Given COB's lack of standing, we affirm the decision of the district court.
The Honorable William O. Bertelsman, United States District Judge for the Eastern District of Kentucky, sitting by designation
Aetna filed a Motion to Dismiss, in which Connecticut General and Great-West joined. Upon disposition, the district court also granted a dismissal, sua sponte, to Blue Cross & Blue Shield
The district court also found that Counts One and Two failed to state a claim upon which relief could be granted. COB alleged several errors challenging that determination, and the Insurers alleged an alternative argument for affirming the district court's decision. Due to our disposition of the issue of COB's standing, it is not necessary for us to address these other issues
See Ohio Administrative Code § 3901-1-56(G).
In some cases, the insurance policy at issue may also incorporate the provisions of the NAIC Model Regulations See Baptist Mem'l Hosp. v. Pan American Life Ins. Co., 45 F.3d 992, 995 (6th Cir. 1995).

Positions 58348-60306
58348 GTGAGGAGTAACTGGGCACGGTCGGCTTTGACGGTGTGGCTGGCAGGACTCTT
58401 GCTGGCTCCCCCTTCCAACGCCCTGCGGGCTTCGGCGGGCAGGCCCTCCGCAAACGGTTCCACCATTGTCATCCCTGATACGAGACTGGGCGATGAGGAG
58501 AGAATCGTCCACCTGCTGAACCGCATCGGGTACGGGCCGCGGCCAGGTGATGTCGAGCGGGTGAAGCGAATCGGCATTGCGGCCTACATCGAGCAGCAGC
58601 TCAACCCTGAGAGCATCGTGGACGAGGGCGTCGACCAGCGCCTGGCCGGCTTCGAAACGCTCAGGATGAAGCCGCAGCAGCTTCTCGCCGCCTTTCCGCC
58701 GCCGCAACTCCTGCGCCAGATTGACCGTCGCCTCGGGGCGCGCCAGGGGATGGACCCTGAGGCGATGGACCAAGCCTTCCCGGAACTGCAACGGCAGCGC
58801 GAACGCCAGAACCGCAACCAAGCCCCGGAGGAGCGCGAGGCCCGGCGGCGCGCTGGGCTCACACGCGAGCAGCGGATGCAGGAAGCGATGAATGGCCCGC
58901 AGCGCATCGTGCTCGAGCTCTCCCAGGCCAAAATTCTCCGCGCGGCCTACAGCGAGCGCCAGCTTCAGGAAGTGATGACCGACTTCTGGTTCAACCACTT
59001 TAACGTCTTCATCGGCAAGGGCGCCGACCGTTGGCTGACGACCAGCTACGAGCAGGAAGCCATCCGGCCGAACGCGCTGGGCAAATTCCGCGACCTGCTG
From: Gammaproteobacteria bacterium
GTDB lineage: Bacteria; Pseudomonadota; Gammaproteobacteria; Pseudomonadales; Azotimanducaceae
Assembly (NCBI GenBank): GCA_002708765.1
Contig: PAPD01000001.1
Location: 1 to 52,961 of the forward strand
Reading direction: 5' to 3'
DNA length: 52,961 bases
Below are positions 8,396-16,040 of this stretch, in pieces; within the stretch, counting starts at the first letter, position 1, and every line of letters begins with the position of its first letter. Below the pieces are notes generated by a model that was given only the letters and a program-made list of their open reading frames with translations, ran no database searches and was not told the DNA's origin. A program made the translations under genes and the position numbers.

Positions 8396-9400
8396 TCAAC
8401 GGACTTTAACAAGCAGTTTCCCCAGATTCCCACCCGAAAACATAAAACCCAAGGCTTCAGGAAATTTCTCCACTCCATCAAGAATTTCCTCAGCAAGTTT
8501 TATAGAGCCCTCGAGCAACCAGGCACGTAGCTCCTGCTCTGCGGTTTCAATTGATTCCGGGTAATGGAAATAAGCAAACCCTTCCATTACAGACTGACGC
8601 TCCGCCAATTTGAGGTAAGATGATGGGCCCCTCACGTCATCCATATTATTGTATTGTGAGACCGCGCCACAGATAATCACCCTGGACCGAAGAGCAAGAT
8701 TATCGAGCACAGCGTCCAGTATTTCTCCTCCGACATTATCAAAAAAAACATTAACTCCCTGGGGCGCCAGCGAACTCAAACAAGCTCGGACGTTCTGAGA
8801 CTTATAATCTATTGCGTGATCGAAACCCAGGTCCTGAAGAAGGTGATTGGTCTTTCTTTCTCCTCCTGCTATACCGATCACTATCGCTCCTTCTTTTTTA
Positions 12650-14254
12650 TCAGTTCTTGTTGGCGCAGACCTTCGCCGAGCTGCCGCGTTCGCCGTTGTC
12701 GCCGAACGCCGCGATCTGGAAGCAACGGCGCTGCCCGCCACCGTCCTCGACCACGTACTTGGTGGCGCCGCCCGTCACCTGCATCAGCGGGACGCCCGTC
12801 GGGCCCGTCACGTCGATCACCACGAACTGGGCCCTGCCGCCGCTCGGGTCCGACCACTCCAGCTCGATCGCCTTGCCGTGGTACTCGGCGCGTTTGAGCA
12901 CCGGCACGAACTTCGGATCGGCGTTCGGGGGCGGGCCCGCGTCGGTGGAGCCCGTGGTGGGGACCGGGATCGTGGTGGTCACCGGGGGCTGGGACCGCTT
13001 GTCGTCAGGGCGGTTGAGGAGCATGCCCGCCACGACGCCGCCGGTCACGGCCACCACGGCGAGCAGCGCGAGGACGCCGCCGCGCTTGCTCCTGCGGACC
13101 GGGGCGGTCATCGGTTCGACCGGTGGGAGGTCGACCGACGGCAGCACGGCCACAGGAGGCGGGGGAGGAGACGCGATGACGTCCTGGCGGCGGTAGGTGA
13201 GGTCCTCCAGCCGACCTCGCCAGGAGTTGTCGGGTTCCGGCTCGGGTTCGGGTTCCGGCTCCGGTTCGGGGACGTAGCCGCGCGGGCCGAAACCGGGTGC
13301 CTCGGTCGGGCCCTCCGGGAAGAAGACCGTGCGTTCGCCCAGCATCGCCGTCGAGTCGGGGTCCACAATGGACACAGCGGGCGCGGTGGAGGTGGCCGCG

COB did not identify the ERISA provision under which it brought its Complaint. The district court, however, broadly interpreted the Complaint and assumed that the action was brought pursuant to 29 U.S.C. § 1132(a) (3), which was the provision identified by COB in its brief in opposition to the Motion to Dismiss. There was some dispute before the district court regarding whether COB sought equitable relief or monetary damages. We note that 29 U.S.C. § 1132(a) (3), which provides for equitable relief, allows "participants, beneficiaries, and fiduciaries" to bring claims, while 29 U.S.C. § 1132(a) (1), which provides for monetary damages, only allows "participants and beneficiaries" to file suit. Like the district court, we will assume that COB brought the action pursuant to 29 U.S.C. § 1132(a) (3), as that is the only section which gives rise to any argument that COB has standing in this case